An open letter to Mark Driscoll re: understanding repentance – from Gus


Dear Mark Driscoll,

You don’t seem to understand repentance.

1. Repentance is not “I’m sorry that some of the things I said led people to attack me and that now I have to eat crow.” Repentance is being sorry for your actions, not for those actions’ consequences that now come back to bite you.

2. Repentance is also specific: you don’t repent of “some of the things that I may have said or done”. If you maligned someone in a public setting (like Meyer and Petry), it could mean using the same setting and declaring: “In 2007, I said such and such. I now understand this was wrong. I retract those words and want to ask the people concerned for forgiveness. Also, we excommunicated this person and shunned that family. That was wrong.” It would also mean asking the victims for forgiveness – which they would be free to grant or not – by acknowledging the wrongness of your actions and their hurt in direct communication.

3. Forgiveness can only be asked for, but never demanded. It’s the essence of forgiveness that it can only be voluntary, not coerced. The victims don’t HAVE to forgive when you ask them for forgiveness, even if I am sure most would forgive if they had the impression that repentance was genuine.

4. You can never ask all the people you hurt for forgiveness – there are just too many of them, many have never spoken up in public, and in some cases maybe did not even realise at the time just how badly you were treating someone. But you can at least try to reach the people hurt the worst and most publicly in person. That would still be quite a number.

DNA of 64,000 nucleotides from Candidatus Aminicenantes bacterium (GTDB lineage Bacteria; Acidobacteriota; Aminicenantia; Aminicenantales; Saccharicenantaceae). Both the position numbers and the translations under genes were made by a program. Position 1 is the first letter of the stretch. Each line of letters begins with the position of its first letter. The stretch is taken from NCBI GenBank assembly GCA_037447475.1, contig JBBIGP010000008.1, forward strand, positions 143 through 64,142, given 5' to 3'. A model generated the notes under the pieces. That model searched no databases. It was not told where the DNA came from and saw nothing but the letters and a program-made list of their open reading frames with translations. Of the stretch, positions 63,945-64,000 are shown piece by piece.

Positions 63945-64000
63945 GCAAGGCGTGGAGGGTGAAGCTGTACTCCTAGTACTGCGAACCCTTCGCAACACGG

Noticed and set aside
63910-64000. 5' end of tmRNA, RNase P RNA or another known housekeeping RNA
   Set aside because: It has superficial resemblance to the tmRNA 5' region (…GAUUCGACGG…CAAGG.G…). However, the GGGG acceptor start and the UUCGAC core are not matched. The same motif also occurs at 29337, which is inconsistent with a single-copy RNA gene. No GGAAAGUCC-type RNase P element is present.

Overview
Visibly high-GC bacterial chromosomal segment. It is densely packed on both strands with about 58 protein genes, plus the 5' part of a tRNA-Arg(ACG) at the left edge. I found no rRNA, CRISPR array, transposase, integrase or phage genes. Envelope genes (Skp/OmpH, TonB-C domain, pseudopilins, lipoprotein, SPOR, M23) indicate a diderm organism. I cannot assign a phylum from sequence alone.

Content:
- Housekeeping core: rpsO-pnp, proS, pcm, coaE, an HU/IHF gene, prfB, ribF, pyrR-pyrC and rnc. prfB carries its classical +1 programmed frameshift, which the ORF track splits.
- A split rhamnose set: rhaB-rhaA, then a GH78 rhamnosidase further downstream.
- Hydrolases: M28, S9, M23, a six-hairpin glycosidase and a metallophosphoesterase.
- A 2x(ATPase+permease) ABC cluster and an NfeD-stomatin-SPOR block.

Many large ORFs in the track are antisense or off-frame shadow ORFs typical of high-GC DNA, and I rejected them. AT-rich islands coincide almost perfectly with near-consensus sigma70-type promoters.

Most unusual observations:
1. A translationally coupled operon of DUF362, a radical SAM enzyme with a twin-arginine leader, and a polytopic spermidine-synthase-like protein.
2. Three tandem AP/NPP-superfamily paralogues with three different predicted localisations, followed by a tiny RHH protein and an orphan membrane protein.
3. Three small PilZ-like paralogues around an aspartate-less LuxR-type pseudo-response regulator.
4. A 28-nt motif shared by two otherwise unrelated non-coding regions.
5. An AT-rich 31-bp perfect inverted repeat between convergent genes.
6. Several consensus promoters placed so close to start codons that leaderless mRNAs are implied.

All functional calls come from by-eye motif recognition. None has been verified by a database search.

5. Repentance is hard work – six weeks just will not be enough time..

6. It’s also not about “vengeance”, about your enemies forcing you to step down. But if you are really sorry for what you DID, and not only for the fact that your actions have come back to haunt you, you may come to the conclusion that in the light of your past behaviour and actions stepping down remains the only alternative to continuing a highly damaged “career” and – let’s for now call it that – “ministry”.

7. In all of the present situation, I feel really sorry for your family, your wife and his kids. It’s no fun for kids to discover that their parent is not only not perfect, but a lot less than very good.

8. I feel a lot less sorry for you than for your family. As the saying goes, “If you can’t stand the heat, get out of the kitchen!””, and while you were under the illusion that you were the chef in that kitchen, you stoked the fire and turned up the heat quite a lot.

9. You should really seek professional – not nouthetic – help for your anger issues

(Thanks for Gus who posted this on Wartburg Watch  Link )


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